In 2011, Bummer graduated from Sunrise Mountain High School in Peoria, Arizona. He accepted a baseball scholarship to the University of Nebraska.
In June 2011, the Yankees chose Aaron in the 31st round. But they could not sway him from becoming a Corn Husker. He majored in business administration.
In 2014, the White Sox drafted Aaron (see Transactions below).
In 2017, the Baseball America Prospect Handbook rated Aaron as the 21st-best prospect in the White Sox organization.
GETS CALLED UP / MLB DEBUT
"Hectic doesn't describe what I have been through during July/August 2017," Bummer said. "I was in Double-A Birmingham; then I was moved up and flew straight into Rochester to join Triple-A Charlotte. Seven days later, I was in the line to get some food after a game. The pitching coach, Steve McCatty, came up, and said to go to manager Mark Grudzielanek's office.
"I had no idea what's going on. The first thing that came to my mind was, "Gosh, I'm going back to Birmingham." Mark told me I was going to Chicago. I just kind of sat there with a stupid grin on my face. I didn't know what to say. I tried to make it feel real in my mind, tried to understand what was actually happening. It felt surreal when I walked out of that office.
"It probably was around 11:00 p.m. that night, and I was on a flight to Chicago the next morning by 8:00. I definitely did not sleep. My heart was pounding all night.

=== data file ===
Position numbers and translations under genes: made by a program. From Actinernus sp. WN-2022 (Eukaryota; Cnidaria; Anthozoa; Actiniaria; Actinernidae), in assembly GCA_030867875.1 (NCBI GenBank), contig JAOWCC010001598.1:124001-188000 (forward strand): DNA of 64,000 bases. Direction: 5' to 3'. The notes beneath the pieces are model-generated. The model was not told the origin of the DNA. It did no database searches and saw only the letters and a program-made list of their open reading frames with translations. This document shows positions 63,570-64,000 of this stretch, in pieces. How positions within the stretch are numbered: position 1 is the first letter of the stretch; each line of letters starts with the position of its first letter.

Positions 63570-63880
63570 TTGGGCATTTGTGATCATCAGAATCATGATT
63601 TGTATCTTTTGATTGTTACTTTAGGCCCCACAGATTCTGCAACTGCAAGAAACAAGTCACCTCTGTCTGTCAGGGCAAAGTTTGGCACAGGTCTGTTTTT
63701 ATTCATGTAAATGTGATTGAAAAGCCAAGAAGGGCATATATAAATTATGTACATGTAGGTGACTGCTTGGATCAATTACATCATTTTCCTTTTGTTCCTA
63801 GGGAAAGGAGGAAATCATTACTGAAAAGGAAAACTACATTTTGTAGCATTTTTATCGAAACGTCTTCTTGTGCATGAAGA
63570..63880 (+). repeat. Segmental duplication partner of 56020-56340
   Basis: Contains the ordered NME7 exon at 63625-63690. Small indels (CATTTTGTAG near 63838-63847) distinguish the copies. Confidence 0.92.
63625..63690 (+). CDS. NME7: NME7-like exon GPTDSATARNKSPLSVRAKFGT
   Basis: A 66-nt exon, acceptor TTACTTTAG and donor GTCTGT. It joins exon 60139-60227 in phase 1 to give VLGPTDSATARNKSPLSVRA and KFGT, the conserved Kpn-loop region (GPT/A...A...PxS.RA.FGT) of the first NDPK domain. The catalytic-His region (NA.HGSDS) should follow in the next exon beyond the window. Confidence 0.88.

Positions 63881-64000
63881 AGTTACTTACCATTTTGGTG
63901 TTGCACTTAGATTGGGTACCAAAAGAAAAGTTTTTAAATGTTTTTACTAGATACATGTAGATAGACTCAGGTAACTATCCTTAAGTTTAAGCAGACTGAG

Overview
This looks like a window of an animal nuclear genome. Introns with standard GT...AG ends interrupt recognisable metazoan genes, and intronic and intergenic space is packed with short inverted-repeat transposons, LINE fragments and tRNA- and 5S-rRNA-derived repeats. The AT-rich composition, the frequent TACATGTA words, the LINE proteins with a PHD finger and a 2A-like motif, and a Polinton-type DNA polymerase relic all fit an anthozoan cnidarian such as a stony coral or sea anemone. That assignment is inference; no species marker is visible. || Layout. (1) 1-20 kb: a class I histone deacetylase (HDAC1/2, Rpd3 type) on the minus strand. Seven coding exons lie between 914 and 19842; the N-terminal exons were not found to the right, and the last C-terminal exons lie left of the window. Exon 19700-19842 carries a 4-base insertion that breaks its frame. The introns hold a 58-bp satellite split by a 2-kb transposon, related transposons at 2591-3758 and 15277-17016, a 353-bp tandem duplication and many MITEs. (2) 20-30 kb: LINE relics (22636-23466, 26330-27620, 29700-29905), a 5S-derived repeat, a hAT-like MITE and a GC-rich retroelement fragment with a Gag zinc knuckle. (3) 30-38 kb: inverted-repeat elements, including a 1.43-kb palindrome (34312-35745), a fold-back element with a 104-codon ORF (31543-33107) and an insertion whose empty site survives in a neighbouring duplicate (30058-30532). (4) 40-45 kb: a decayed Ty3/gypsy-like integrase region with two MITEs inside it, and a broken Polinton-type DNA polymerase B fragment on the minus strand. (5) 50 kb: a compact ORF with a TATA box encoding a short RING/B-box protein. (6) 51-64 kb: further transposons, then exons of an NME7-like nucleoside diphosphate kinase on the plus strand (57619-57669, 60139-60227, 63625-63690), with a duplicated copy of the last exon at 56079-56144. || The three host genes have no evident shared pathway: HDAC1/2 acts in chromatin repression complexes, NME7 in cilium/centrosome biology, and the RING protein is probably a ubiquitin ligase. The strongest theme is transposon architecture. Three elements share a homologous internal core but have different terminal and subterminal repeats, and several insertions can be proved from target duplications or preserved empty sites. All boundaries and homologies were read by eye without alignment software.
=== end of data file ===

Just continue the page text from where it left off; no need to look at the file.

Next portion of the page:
"When I walked into the White Sox locker room, I was kind of dumbfounded. I didn't know what to do. Adam Engel came over and showed me the ropes. Once I got into my normal routine, things definitely started to settle down. My nerves started to come back to me.
"That night, we're playing the Cubs, and I get the call to start warming up. My heart starts pounding again. I'm thinking, "Just don't be that guy who throws the ball into the stands."
"I got loose, took a deep breath, and realized I was going to do this. Pitch in my first big league game. As soon as I got to the mound, I looked around at the full stadium. It is an awesome environment, Cubs-White Sox. The biggest thing I wanted to do was throw a first-pitch strike to Anthony Rizzo. Just close your eyes, throw it as hard as you can, and hope it goes over the plate. Once that happened, I'm thinking, "This is what I've been trying to do all my life. Let's just have fun."
'It's a great situation. I am with a lot of young guys in the bullpen who are going through the same thing as I am. Everyone is pulling for each other to do well. I'm viewing this as an opportunity to state your case to make the Major League roster for next year. There's nothing guaranteed at this level. My goal is to get better every day, and show them what I can do." (Bummer - mlb.com - 8/7/17)
Aaron was getting food prior to a Triple-A Charlotte contest when his life instantly changed.
"Charlotte pitching coach Steve McCatty came over and grabbed me, took me out of the food line and into our manager's office," said Bummer from his locker at Guaranteed Rate Field prior 6-3 loss against the Cubs. "He told me what was happening, and I just sat there with a dumbfounded smile on my face, not really knowing what to expect, just spitting out gibberish. It's a moment I'll never forget."